Serbia’s national drink Sljivovica, made from fermented plums and used to toast births, marriages and mourn deaths, was awarded UNESCO heritage status on Thursday.
The traditional brandy is beloved by afficionados for its fragrant aroma and a punchy flavour, and is sometimes known as slivovitz.
UNESCO tweeted that it had added to its intangible heritage list “social practices and knowledge related to the preparation and use of the traditional plum spirit”.
Sljivovica is almost exclusively drunk as a shot but can be boiled and served as a hot toddy during cold winter months, and in Serbian lore is considered a “medicine” for a battery of ailments.
A towel soaked in the brandy is placed around the neck to remedy a sore throat, while high fevers are tackled by massaging sljivovica into the patient’s feet.
Store-bought varieties come with an alcohol content of 40 percent, but it is often significantly higher in homemade varieties — traditionally a chance for families to come together.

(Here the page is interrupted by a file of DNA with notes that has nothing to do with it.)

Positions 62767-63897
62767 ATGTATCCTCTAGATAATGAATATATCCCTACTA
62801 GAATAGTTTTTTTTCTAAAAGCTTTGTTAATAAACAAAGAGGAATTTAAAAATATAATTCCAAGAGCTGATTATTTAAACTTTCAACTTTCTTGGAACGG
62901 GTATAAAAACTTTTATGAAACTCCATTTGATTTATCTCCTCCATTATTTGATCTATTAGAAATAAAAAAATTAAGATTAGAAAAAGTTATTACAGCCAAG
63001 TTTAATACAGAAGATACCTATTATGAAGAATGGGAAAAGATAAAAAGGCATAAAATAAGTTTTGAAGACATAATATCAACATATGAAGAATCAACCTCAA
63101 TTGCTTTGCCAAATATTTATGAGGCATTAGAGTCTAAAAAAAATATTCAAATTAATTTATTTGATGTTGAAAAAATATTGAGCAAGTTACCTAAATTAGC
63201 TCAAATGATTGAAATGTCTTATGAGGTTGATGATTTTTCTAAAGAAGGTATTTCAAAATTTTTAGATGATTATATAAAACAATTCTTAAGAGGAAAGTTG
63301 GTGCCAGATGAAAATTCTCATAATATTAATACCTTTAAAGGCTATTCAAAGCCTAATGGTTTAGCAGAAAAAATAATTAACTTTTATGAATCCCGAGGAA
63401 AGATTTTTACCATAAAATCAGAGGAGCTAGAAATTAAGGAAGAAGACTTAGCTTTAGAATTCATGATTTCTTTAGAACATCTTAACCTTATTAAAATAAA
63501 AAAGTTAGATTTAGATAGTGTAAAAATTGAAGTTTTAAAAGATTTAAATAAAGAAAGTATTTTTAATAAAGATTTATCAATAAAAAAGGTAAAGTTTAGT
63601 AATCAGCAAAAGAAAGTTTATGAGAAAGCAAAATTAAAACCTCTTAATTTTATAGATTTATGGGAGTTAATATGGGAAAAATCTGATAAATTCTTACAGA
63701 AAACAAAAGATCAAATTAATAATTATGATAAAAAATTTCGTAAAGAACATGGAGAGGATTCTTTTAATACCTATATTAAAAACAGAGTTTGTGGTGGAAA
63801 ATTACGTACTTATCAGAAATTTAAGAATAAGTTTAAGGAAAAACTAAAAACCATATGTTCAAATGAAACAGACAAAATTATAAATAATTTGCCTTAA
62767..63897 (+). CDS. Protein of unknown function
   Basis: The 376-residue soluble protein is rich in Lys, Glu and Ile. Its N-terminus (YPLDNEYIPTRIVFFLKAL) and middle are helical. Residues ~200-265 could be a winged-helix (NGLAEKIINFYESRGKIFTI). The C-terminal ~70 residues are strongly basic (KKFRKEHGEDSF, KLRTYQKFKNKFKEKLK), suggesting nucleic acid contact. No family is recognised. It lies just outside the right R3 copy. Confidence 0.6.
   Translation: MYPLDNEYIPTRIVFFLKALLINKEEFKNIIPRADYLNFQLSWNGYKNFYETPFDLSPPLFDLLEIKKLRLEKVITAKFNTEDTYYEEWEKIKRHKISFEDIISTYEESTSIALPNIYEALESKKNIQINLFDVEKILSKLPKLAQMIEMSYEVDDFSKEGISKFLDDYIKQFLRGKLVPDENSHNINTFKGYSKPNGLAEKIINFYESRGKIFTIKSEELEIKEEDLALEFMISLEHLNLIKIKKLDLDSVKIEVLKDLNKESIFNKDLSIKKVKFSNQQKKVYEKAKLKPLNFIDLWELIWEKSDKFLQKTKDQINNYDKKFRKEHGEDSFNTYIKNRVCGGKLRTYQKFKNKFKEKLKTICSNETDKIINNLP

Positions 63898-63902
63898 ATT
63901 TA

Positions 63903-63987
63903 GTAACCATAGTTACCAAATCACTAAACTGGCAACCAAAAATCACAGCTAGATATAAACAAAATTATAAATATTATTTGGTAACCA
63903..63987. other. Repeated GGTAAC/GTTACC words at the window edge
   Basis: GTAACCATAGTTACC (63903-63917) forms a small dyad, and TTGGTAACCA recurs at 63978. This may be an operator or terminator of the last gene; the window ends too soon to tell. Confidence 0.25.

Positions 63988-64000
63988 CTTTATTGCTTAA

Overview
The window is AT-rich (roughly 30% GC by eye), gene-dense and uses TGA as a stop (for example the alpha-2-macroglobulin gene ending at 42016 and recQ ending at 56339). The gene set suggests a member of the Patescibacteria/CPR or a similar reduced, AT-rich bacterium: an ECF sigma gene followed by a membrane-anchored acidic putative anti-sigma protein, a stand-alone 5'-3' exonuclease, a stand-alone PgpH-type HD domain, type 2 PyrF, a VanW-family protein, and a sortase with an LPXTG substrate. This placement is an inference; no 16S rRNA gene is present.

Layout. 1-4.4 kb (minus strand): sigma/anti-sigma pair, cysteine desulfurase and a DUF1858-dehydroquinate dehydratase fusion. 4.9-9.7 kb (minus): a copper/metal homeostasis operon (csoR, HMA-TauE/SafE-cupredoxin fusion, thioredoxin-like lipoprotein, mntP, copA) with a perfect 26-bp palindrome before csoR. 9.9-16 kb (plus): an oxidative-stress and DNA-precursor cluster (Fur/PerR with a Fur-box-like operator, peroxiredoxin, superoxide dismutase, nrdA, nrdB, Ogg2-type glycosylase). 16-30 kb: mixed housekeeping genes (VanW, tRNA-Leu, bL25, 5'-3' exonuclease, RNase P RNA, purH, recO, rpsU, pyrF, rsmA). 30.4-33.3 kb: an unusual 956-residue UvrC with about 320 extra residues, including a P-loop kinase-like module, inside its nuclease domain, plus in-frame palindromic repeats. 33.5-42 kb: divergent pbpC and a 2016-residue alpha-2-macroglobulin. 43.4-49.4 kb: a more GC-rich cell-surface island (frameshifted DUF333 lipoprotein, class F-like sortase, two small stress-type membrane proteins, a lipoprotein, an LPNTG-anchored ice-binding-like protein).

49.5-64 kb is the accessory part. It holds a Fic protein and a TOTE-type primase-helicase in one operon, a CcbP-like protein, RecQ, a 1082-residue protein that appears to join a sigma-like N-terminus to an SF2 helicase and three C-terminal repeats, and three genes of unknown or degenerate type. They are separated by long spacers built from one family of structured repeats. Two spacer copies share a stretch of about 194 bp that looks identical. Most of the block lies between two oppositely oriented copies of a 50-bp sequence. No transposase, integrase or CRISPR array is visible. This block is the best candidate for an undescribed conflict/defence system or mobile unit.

Similar fruit brandies are produced across central and eastern Europe, but in Serbia sljivovica occupies a central aspect to life.
It is traditionally consumed at births, weddings and family celebrations, but also while mourning a loved one’s death.
Every family that can afford to, produces its own moonshine sljivovica.
“It’s a ceremony, an opportunity for friends and family to get together, have a good time and produce something that will end up in a little glass at the table,” 41-year old chef Dejan Lajovic told AFP.
Every September, he travels from Belgrade to his home village to make his own brandy and spend time with his loved ones.
The plums, once picked, ferment for about 10 days before they are placed in a barrel, which is then placed over a fire and the steam transforms into eau de vie.
More than 60 percent of plums in Serbia become sljivovica. In 2022, the Balkan country harvested more than 470,000 tons of plums. — Agence France-Presse